Heroes live with overflowing trash on the streets and rodents of unusual size nipping at their heels. Everything is doom and despair.

The movie starts out as an interesting character study. But when we finally see Arthur transformed into the Joker, he complains that none of us have truly seen him. The irony is that Arthur never really looks at anyone either. He is guilty of not “seeing” his therapist or his neighbor or his mother. He doesn’t understand that other people might be suffering. He is the Joker, because he fools himself most of all.

When I go to the movies, I like to escape reality. “Joker” is too real.The sad and abused character who turns into a villain is hard to watch. I don’t find melancholy entertaining. My dream Joker would actually be funny. Truly happy and a bit homicidal is a good dichotomy. This film had no surprises. It goes from bad to worse for poor Arthur.

Because “Joker” is an analysis of society, some will call it high art. Honestly, the acting comes close. Phoenix is good. I’m all for elevating comic book movies to high art.

Because “Joker” is violent, some will call it a dangerous film. We should be aware of what type of violence begets violence. This movie does not advocate violence. Arthur repeatedly tried to do the right thing in the first half of the story. Counseling, medication, a hobby. I hope that people watching the movie might think about options for care if they need help.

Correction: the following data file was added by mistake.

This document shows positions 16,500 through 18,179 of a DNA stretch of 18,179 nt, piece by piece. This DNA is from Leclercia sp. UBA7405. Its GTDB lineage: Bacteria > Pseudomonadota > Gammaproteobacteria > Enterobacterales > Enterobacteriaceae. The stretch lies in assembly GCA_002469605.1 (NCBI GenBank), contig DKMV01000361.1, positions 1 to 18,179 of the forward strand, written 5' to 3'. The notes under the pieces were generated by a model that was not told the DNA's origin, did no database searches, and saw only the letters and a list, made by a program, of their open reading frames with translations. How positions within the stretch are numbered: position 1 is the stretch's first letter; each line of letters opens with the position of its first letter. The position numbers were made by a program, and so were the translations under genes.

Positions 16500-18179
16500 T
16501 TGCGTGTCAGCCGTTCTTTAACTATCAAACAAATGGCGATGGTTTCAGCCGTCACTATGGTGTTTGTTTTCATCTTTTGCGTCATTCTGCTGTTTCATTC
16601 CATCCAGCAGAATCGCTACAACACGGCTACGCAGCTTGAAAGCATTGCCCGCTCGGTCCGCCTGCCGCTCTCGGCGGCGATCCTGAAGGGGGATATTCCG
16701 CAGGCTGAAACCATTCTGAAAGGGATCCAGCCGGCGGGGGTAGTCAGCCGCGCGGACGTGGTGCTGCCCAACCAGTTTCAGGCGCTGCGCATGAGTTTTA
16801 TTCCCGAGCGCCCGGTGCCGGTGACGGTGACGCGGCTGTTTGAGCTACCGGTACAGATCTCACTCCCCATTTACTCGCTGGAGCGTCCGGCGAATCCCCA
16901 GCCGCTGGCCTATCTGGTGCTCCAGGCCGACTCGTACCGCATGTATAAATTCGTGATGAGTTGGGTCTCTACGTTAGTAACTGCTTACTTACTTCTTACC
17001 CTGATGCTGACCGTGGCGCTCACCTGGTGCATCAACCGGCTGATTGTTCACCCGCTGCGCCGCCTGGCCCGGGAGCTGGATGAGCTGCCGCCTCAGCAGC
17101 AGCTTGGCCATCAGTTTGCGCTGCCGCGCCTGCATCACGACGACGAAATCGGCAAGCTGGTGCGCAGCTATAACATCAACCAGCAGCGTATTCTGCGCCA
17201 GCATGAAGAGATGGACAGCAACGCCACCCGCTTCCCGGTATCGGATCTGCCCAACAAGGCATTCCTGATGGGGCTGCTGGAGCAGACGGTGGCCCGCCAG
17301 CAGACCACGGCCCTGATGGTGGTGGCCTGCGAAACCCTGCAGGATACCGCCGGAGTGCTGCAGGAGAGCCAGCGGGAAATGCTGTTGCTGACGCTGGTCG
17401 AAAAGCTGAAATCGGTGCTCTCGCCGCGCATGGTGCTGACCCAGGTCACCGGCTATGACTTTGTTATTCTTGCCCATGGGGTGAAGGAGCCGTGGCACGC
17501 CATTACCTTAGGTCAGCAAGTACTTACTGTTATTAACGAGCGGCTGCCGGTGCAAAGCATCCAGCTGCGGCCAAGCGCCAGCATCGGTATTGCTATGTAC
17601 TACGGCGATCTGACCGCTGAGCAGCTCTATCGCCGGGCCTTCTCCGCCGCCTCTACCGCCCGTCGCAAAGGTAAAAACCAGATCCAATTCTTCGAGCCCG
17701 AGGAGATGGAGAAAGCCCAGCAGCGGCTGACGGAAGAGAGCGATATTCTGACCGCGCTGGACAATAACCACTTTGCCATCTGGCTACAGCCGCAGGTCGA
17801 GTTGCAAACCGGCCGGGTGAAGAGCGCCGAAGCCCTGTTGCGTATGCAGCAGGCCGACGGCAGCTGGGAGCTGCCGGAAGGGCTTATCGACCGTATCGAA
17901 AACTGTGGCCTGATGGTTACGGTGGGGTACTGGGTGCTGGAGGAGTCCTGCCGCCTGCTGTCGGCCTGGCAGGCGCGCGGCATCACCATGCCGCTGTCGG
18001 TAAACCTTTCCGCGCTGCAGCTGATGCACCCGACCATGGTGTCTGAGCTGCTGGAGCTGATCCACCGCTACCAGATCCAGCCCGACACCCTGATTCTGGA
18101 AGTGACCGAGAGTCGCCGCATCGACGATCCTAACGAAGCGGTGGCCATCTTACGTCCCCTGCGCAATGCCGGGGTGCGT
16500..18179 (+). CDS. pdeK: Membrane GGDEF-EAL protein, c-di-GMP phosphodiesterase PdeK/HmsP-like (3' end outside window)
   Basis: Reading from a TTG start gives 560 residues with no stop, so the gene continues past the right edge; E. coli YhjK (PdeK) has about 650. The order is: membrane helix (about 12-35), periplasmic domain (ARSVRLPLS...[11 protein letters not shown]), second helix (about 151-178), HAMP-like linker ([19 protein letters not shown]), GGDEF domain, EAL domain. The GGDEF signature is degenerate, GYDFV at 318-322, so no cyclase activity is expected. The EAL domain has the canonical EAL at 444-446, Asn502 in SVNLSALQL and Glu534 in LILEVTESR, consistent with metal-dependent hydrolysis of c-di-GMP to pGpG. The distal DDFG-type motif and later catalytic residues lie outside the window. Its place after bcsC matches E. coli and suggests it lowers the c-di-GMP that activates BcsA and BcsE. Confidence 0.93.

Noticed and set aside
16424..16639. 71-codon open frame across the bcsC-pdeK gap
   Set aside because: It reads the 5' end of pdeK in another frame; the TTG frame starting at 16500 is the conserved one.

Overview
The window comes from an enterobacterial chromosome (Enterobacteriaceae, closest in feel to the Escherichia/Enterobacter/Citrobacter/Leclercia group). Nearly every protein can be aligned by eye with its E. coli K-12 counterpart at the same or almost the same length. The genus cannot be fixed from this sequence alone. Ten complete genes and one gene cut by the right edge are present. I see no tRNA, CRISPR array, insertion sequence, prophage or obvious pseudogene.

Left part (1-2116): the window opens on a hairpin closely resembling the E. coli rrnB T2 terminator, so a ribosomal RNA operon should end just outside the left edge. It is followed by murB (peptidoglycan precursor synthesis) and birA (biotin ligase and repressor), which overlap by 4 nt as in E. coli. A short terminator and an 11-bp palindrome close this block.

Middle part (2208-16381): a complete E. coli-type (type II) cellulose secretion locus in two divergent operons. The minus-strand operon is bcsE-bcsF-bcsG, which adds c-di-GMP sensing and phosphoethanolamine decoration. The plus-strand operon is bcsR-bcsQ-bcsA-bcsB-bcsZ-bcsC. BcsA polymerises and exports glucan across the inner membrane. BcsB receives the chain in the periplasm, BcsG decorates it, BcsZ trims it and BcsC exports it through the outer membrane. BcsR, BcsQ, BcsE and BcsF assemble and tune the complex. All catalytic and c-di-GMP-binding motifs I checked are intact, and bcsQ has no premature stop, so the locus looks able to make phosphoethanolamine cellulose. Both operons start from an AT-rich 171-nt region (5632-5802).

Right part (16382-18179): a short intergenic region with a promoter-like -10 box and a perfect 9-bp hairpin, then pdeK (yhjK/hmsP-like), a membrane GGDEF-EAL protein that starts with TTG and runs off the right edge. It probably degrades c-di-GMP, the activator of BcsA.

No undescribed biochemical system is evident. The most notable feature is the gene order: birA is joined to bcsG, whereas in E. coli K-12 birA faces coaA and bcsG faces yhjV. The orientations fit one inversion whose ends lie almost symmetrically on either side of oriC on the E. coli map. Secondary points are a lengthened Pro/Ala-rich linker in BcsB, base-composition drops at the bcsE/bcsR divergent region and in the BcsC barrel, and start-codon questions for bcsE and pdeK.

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You can’t be mad at a movie about a bad guy, showing you that he is a bad guy. We knew what we were getting when we went into the theater.

Because “Joker” is nihilistic, some viewers will feel triggered by the end. It is not a movie for all of us. Or most of us. I’m not going to lie. At the end of the movie, I felt very depressed. It’s not how I want to feel after a movie. Introspective, yes. Sad, no.

If I try to look at the bright side, Phoenix used his body and voice and laugh to create something we’ve not seen before. He is capable of being both despondent and optimistic in the same breath. He moves his body like an archer pulling back a bow.

I liked the unreliable narrator and interesting re imagining of a comic favorite. I liked the glimpse of Bruce Wayne. The movie excelled in the small interactions. There is a wonderful, though brief, scene with Carl (Brian Tyree Henry) the admin at Arkham Asylum. You might also know Henry from the TV show “Atlanta” where he plays Paper Boi. There are so many moments of false hope. Arthur pleading with his case worker. Arthur bathing his mother. Carl realizing the truth about Arthur and trying in vain to keep that truth from him. The quiet scenes were more shocking than the violence.

I can see why some people really love it. I can see why some people hate it.

“Joker” was much better than I expected. Grim, but good. Do I want to see it again? Nope. Did I like it? Sort of, not really. Could it be an Oscar worthy performance? Yes, but they aren’t going to give it to him because of Heath Ledger. Should you see it? Probably. It loses points for sending me into 24 hours of depression and a muddled ending. But that laugh was everything. Oh, that laugh. Grade B-.